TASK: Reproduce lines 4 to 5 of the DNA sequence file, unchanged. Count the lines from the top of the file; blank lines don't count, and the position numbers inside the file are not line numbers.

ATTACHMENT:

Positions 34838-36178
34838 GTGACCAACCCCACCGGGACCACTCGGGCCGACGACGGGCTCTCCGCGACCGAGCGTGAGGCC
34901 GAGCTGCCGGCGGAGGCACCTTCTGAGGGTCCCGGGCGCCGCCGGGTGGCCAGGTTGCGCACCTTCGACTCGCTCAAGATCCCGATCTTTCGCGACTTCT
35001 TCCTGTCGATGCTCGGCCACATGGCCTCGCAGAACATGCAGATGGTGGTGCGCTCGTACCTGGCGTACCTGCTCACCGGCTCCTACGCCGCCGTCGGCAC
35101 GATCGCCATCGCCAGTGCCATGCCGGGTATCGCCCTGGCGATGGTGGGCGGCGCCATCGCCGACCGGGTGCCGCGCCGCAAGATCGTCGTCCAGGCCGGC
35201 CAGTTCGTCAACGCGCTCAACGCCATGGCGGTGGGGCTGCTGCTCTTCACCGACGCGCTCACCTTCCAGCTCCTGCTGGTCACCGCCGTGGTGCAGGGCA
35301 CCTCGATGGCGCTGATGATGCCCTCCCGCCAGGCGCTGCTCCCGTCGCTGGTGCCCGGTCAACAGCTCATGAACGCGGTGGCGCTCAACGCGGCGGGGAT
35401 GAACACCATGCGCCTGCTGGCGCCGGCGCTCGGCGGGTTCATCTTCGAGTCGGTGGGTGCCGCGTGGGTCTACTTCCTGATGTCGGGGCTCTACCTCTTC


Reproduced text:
35001 TCCTGTCGATGCTCGGCCACATGGCCTCGCAGAACATGCAGATGGTGGTGCGCTCGTACCTGGCGTACCTGCTCACCGGCTCCTACGCCGCCGTCGGCAC
35101 GATCGCCATCGCCAGTGCCATGCCGGGTATCGCCCTGGCGATGGTGGGCGGCGCCATCGCCGACCGGGTGCCGCGCCGCAAGATCGTCGTCCAGGCCGGC